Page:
We argue that it is possible to view schooling (and teaching) as a logical site of public commentary because of the common experience amongst most populations. Indeed, it is often suggested that everyone knows what it is like to be a teacher because everyone has gone to school. As Lortie put it, there is an ‘apprenticeship of observation’ in school education that means everyone, regardless of whether they become a teacher or not, forms ideas about the work of teaching simply because of their ongoing interactions with teachers throughout a significant portion of their lives. In terms of populist tendencies, this widespread experience and presumed knowledge about how schools should operate, positions teachers as a common ground upon which critique can be aimed.

At the same time, teachers increasingly bear the burden for the economic, social and political wellbeing of the countries within which they teach. As the global economy becomes understood as essentially knowledge-based, the need to track and compare student achievement within and across nation-states has taken on a broad prominence typified by, for instance, the regular Programme for International Student Assessment (PISA) tests run by the Organisation for Economic Cooperation and Development (OECD). Indeed, teachers are an increasing point of focus for the OECD, which now also runs the Teaching and Learning International Survey (TALIS) examining teachers’ work and working conditions. This, we argue, reflects a revived and rearticulated emphasis on the teacher.

The teacher as an object of fear

Yet despite this apparent importance, teaching does not often become an object of respect, but rather of fear, emblematic of growing national and international anxieties around knowledge, success and the moral character of the next generation. This puts the figure of the teacher in an uncomfortable position. Paradoxically, teaching is known to all (“anyone could do it!”), yet also unknowable (as a university-based, complex and contested form of expertise). Teachers’ success is supposedly important for global competition, but teaching is not necessarily viewed as worthy of professional status and fair working conditions. Within this context, ongoing attempts to control, standardise and responsibilise teaching and teachers becomes a rational, even urgent pursuit. So much so that the resulting hyper-focus on teachers-as-solution has created what Wodak calls a “fear ‘market’”, where teachers become the target of an expanding “cottage industry” of commercial products (e.g., professional development materials, data-tracking platforms, etc.).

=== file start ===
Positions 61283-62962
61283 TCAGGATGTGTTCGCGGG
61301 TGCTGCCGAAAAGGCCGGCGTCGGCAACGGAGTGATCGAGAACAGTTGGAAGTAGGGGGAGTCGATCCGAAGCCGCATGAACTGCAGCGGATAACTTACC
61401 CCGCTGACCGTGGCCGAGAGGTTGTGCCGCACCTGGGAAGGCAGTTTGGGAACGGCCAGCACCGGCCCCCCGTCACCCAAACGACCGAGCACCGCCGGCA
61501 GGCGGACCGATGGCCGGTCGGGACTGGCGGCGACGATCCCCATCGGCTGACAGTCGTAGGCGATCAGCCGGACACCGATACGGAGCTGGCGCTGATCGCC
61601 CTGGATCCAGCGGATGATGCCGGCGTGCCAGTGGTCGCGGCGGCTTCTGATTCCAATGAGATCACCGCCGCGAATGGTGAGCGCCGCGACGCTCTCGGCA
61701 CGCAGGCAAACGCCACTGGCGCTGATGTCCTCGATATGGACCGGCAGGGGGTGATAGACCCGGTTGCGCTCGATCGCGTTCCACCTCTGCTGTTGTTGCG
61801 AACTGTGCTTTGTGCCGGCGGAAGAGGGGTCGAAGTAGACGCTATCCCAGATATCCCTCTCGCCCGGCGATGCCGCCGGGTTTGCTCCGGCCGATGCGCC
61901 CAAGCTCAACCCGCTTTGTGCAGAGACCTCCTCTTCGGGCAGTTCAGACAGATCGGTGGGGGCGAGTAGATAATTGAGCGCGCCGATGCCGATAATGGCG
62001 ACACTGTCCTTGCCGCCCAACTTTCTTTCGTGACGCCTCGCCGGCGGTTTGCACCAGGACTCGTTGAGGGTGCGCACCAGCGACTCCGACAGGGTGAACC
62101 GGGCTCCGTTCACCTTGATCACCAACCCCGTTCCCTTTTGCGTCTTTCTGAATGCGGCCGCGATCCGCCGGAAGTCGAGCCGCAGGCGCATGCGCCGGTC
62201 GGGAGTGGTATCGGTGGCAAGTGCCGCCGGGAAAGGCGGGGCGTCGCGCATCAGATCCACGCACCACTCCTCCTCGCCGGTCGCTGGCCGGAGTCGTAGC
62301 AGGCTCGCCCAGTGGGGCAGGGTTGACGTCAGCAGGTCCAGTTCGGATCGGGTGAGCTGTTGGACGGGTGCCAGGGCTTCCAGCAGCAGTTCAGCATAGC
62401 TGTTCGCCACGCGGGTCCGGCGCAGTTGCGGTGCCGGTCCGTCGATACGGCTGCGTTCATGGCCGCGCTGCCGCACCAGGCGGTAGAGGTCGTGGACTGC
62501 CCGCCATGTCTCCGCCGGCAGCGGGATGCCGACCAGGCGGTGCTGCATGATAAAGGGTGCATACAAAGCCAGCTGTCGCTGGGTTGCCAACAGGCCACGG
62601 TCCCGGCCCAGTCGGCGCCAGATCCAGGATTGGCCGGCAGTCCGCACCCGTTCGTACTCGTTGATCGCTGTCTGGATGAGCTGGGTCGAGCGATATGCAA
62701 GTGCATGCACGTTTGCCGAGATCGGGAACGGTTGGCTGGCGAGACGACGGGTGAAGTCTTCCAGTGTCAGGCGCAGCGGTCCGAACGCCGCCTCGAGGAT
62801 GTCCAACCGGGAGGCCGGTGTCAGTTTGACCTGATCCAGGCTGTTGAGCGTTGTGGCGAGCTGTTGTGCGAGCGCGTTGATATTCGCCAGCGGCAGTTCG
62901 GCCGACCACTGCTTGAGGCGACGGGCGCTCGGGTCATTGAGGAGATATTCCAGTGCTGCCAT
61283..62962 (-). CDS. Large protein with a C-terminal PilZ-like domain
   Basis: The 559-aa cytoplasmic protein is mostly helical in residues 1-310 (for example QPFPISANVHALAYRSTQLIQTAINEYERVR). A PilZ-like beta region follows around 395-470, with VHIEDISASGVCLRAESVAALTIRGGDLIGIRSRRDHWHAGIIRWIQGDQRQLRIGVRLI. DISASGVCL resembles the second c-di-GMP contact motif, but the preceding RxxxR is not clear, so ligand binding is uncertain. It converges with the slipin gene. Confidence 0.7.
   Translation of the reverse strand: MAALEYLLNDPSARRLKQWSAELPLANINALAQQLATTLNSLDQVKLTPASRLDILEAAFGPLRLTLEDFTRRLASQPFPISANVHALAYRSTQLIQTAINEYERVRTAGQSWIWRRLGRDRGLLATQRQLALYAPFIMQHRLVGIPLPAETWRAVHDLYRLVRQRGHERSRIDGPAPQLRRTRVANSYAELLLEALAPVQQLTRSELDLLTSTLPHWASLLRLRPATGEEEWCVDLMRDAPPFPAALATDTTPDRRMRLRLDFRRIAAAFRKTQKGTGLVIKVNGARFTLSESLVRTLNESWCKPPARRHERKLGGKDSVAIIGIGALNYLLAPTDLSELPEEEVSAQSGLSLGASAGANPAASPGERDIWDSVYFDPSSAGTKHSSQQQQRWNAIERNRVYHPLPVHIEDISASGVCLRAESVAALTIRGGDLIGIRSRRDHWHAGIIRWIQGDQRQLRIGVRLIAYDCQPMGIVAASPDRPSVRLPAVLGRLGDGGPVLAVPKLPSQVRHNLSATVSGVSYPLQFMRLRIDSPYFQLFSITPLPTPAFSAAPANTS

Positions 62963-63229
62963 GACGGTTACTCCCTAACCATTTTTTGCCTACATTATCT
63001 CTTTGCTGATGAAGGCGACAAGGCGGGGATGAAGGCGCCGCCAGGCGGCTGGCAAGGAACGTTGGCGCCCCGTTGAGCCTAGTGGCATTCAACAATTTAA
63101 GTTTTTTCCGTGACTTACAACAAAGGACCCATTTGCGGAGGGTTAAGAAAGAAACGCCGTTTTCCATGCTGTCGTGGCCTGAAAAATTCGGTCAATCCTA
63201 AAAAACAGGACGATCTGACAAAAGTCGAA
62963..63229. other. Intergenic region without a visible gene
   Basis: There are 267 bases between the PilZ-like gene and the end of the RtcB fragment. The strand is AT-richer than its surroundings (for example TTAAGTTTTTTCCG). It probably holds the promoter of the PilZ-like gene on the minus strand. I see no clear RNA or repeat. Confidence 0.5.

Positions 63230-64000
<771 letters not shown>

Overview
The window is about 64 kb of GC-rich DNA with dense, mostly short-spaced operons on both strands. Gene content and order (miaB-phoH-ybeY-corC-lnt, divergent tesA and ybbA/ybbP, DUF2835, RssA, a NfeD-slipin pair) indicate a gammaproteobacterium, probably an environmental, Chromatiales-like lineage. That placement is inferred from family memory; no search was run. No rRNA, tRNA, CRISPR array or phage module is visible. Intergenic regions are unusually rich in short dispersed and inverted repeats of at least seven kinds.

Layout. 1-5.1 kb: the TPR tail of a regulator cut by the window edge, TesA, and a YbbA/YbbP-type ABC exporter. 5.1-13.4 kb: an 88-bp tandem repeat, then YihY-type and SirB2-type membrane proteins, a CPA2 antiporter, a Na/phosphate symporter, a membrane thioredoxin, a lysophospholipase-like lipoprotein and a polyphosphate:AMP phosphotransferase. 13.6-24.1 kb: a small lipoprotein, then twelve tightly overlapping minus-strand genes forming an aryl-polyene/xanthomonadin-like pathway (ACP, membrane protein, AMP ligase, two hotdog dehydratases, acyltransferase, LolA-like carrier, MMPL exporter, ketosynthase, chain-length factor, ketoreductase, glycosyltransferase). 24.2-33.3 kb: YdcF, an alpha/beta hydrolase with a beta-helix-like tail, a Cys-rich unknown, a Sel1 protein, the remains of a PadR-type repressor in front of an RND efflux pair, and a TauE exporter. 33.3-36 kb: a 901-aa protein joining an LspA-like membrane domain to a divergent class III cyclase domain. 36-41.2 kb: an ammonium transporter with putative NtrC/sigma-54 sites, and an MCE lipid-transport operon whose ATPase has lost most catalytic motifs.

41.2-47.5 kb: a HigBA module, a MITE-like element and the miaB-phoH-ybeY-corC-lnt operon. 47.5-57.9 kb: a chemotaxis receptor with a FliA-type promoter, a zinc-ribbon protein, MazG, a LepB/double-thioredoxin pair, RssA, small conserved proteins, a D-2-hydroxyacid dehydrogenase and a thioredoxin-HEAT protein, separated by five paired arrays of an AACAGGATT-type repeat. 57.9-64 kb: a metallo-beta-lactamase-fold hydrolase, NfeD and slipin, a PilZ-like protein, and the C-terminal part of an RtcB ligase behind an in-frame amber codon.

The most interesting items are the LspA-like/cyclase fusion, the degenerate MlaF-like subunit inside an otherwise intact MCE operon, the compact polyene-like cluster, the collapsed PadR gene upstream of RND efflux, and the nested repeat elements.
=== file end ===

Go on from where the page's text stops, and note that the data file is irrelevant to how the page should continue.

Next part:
It’s time to destabilise global narratives of teachers

The papers in our Special Issue explore teachers’ work across contexts including the United States, Europe, and the Asia-Pacific. The journal in which the issue has been published is based at Arizona State University, meaning that the inclusion of studies from places like Australia, New Zealand and the Pacific Islands may make somewhat unfamiliar reading for many subscribers. This was intentional.

In Australia, education policy is often developed and analysed in reference to what Lingard has termed our common ‘reference societies’ of the US and UK. As researchers and authors, we are routinely asked to make our work ‘relevant’ by situating it in relation to such dominant international reform contexts. But what would happen if this demand was reversed? Should research emanating from dominant contexts instead be required to make itself relevant to more diverse, local spaces, and what analytical possibilities might this open up? Possibly, what is needed is to reimagine teachers and schooling in ways that are less limited by the systems and structures that have led us to this point. Perhaps it is time for teachers and those who research them to truly warrant their positioning as an object of fear, by destabilising the taken-for-granted terms under which they work.


From left: Meghan Stacey is senior lecturer in the UNSW School of Education, researching in the fields of the sociology of education and education policy. Taking a particular interest in teachers, her research considers how teachers’ work is framed by policy, as well as the effects of such policy for those who work with, within and against it. Mihajla Gavin is a senior lecturer at UTS Business School. Her PhD, completed in 2019, examined how teacher trade unions have responded to neoliberal education reform. Her current research focuses on the restructuring of teachers’ work and conditions of work, worker voice, and women and employment relations. Jessica Gerrard is an associate professor at the Melbourne Graduate School of Education. Jessica researches the changing formations, and lived experiences, of social inequalities in relation to education, activism, work and unemployment. She works across the disciplines of sociology, history and policy studies with an interest in critical methodologies and theories. Anna Hogan is senior research fellow in the School of Teacher Education and Leadership at the Queensland University of Technology. Her research focuses on education privatisation and commercialisation. She currently works on a number of research projects, including investigating philanthropy in Australian public schooling, the privatisation of global school provision, and the intensification of teachers’ work. Jessica Holloway is senior research and ARC DECRA Fellow at the Australian Catholic University. Her research draws on political theory and policy sociology to investigate: (1) how metrics, data and digital tools produce new conditions, practices and subjectivities, especially as this relates to teachers and schools, and (2) how teachers and schools are positioned to respond to the evolving and emerging needs of their communities.